Case in point: New York Medical College’s Lyme diagnostic center. (Gary Wormser’s location and co-author of the insurance friendly IDSA treatment guidelines) Below is a copy of their home page. Apparently Late Stage Lyme doesn’t exist as it is not listed on their website, additional evidence of the ongoing/blatant denial of the late manifestation of the Lyme disease epidemic.

Lyme Disease Diagnostic Center at New York Medical College


Background and Mission Statement: Established in 1989, the Lyme Disease Diagnostic Center is staffed by experienced physicians and nurses with special expertise in the diagnosis and treatment of persons 18 years and older with: – Tick bites – Early/Acute Lyme disease – Anaplasmosis (Ehrlichiosis) – Babesiosis ——————————————————- Since we only test for antibodies against the infection and not the bacteria itself, we have no way to rule out active, continuing infection (until now) which has been ideal for the “chronic Lyme” denialist camp headed up by Alan Steere and colleagues.

His nearly forty year old “theory” (Infection-induced autoimmunity) has yet to be substantiated but plays a large role in the treatment and insurance reimbursement denial of countless patients across the country. The denial of this epidemic and refusal to reimburse for treating persistent infection has caused untold pain and suffering not only in New Hampshire but across the nation.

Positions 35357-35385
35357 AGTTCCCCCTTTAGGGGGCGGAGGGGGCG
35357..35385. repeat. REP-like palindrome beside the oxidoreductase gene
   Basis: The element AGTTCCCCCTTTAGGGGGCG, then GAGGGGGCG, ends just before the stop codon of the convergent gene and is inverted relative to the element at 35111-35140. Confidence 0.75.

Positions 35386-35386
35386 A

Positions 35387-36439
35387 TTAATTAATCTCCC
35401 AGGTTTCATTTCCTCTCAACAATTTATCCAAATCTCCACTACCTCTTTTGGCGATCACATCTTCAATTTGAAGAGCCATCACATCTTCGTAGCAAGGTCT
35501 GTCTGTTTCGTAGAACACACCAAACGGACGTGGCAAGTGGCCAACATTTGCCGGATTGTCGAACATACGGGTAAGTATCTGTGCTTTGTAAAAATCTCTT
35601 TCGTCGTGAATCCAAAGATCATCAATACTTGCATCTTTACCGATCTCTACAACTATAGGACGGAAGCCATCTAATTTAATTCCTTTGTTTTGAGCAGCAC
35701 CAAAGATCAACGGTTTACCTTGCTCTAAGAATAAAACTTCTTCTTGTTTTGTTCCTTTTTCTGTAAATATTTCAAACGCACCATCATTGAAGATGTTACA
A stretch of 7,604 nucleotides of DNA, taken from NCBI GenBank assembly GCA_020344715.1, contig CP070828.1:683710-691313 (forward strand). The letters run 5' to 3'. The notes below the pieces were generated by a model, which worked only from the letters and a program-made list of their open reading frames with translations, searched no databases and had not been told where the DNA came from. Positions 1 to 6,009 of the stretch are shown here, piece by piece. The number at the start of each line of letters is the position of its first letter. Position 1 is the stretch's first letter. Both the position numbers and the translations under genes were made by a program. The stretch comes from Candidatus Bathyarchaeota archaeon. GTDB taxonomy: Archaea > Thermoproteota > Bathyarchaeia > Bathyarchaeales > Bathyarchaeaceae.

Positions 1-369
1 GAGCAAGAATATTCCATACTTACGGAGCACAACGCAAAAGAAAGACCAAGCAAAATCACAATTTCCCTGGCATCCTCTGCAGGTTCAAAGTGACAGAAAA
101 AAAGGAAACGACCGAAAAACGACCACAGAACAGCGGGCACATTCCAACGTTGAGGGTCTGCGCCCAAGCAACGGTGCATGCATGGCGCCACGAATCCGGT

Johns Hopkins published a study that followed patients who were treated from an acute Lyme disease stage but went on to develop debilitating symptoms after the standard IDSA treatment protocol. 35% of patients met the definition of post-Lyme syndrome 6 months after treatment and as many as 45% with one major symptom.

I have suggested to Dr Aucott he test these patients using Advanced Laboratory Services’ Borellia Culture test.

We now have proof that chronic Lyme exists through Advanced Laboratory Services’s Borrellia culture test as the laboratory is reporting positive cultures in 80% of symptomatic post treatment Lyme patient specimens so why is the CDC in no rush whatsoever to embrace this technology? Because the true epidemic and deceitful handling of late stage Lyme disease will finally be exposed!

Sincerely, Carl Tuttle